THE NEW REALITY OF TODAY’S REAL ESTATE MARKET
by David Medendorp
Clients come to me and other agents to help them analyze all of the available information to help them understand what the market is doing and help them understand their options. Today, I am more of a teacher than a sales person. I try to help my client understand the real estate market, what is happening in the market now and what might happen in the future.
The current market in Muskegon, West Michigan and the State of Michigan is showing many positive trends! The market has made a turn for the better. The average sale price in Muskegon was up 19% in March 2013 from March 2012. The median sale price was up 20%! The first three months of the year, the average sale price was up 15%. Now that, my friends, is something to be excited about!
The State of Michigan is up about 12% year over year for the first three months of 2013. West Michigan and Muskegon are leading the state. Detroit, for the first two month of 2013 was up 13.6% according to Case Shiller Home Price Index.
Inventory year over year for the first three months of 2013 is down from a 17 month supply of homes to an 11 month supply. The number of months of supply has a big impact on real estate value. In West Michigan five to seven months inventory is a normal market. One to five months supply of inventory usually indicates appreciation and a seller’s market.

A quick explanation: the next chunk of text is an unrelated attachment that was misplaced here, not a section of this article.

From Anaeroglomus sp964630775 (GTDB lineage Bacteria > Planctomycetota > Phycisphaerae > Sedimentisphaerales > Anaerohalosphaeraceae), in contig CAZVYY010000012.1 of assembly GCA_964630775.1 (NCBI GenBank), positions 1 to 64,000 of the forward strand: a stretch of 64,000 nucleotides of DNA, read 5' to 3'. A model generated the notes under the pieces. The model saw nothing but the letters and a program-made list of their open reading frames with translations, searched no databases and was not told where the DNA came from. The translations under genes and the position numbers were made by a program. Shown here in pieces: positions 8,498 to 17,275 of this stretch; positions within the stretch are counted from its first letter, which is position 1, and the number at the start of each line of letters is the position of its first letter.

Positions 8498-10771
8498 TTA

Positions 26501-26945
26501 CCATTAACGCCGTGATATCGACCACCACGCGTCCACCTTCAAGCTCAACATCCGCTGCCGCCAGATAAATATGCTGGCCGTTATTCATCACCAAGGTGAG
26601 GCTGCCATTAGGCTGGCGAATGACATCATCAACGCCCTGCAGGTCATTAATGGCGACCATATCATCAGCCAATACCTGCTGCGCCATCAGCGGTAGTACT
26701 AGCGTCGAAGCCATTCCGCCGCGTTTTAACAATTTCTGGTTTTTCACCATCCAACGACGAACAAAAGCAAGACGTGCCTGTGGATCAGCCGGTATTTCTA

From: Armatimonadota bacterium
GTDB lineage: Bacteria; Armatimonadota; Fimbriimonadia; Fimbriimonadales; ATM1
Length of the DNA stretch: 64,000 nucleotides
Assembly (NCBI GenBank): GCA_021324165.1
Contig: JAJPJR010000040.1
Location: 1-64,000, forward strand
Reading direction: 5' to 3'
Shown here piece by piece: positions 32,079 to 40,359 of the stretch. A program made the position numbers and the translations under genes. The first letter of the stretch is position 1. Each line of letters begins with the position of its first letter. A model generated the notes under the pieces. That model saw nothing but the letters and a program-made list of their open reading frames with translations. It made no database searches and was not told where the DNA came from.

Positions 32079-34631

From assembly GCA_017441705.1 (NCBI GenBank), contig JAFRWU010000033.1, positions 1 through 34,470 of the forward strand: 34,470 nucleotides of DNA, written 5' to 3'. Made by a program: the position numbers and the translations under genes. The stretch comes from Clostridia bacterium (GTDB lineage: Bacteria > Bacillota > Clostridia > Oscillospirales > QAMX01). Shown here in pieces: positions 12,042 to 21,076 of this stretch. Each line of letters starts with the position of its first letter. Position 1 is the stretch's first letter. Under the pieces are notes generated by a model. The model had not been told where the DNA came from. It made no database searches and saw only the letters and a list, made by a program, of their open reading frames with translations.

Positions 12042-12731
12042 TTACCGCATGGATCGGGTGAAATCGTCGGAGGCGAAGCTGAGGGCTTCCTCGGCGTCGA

For 2013, I expect the real estate price in West Michigan to top in November and resume additional appreciation in February of 2014.
What do I believe we should watch or be concerned about? Shadow Inventory. If the banks release or introduce too many short sales of list properties they are holding too fast, that could slow the market down. The market will be affected if the availability of loans increases or decreases, if interest rates go up or down or if there is significant additional new employment or unemployment.
What can we do to have Muskegon and West Michigan continue to be a leader in recovery? Government locally must be willing to work with real estate owners and new investors, with neighborhoods and business districts to improve our city in curb-appeal, safety and friendly service. All groups must try to understand each other’s challenges and work together to increase the value of our neighborhoods and business districts. By doing that, the government would get more tax revenue, the home owner more equity; the investors get increased wealth through appreciation therefore, investing in their properties and have more money to spend in the market.